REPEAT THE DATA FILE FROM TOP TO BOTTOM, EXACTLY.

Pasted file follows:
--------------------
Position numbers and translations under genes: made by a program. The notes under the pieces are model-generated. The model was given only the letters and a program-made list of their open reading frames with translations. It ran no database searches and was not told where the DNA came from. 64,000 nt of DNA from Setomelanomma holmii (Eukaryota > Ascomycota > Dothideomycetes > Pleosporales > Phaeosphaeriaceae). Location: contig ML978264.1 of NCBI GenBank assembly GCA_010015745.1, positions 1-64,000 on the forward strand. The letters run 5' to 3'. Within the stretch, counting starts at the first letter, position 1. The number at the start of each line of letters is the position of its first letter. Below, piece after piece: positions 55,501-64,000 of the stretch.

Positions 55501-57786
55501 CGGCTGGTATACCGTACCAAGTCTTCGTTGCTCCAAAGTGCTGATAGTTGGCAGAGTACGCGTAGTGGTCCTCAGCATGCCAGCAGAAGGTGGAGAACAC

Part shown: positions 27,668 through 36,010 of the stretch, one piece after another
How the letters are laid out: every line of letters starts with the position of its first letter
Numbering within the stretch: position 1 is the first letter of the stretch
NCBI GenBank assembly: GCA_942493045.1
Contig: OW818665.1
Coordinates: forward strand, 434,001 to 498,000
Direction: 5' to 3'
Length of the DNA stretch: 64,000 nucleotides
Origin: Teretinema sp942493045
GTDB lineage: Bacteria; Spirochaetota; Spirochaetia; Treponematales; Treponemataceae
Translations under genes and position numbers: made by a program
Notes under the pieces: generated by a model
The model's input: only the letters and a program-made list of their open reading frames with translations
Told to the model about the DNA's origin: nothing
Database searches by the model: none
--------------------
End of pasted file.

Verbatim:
Position numbers and translations under genes: made by a program. The notes under the pieces are model-generated. The model was given only the letters and a program-made list of their open reading frames with translations. It ran no database searches and was not told where the DNA came from. 64,000 nt of DNA from Setomelanomma holmii (Eukaryota > Ascomycota > Dothideomycetes > Pleosporales > Phaeosphaeriaceae). Location: contig ML978264.1 of NCBI GenBank assembly GCA_010015745.1, positions 1-64,000 on the forward strand. The letters run 5' to 3'. Within the stretch, counting starts at the first letter, position 1. The number at the start of each line of letters is the position of its first letter. Below, piece after piece: positions 55,501-64,000 of the stretch.

Positions 55501-57786
55501 CGGCTGGTATACCGTACCAAGTCTTCGTTGCTCCAAAGTGCTGATAGTTGGCAGAGTACGCGTAGTGGTCCTCAGCATGCCAGCAGAAGGTGGAGAACAC

Part shown: positions 27,668 through 36,010 of the stretch, one piece after another
How the letters are laid out: every line of letters starts with the position of its first letter
Numbering within the stretch: position 1 is the first letter of the stretch
NCBI GenBank assembly: GCA_942493045.1
Contig: OW818665.1
Coordinates: forward strand, 434,001 to 498,000
Direction: 5' to 3'
Length of the DNA stretch: 64,000 nucleotides
Origin: Teretinema sp942493045
GTDB lineage: Bacteria; Spirochaetota; Spirochaetia; Treponematales; Treponemataceae
Translations under genes and position numbers: made by a program
Notes under the pieces: generated by a model
The model's input: only the letters and a program-made list of their open reading frames with translations
Told to the model about the DNA's origin: nothing
Database searches by the model: none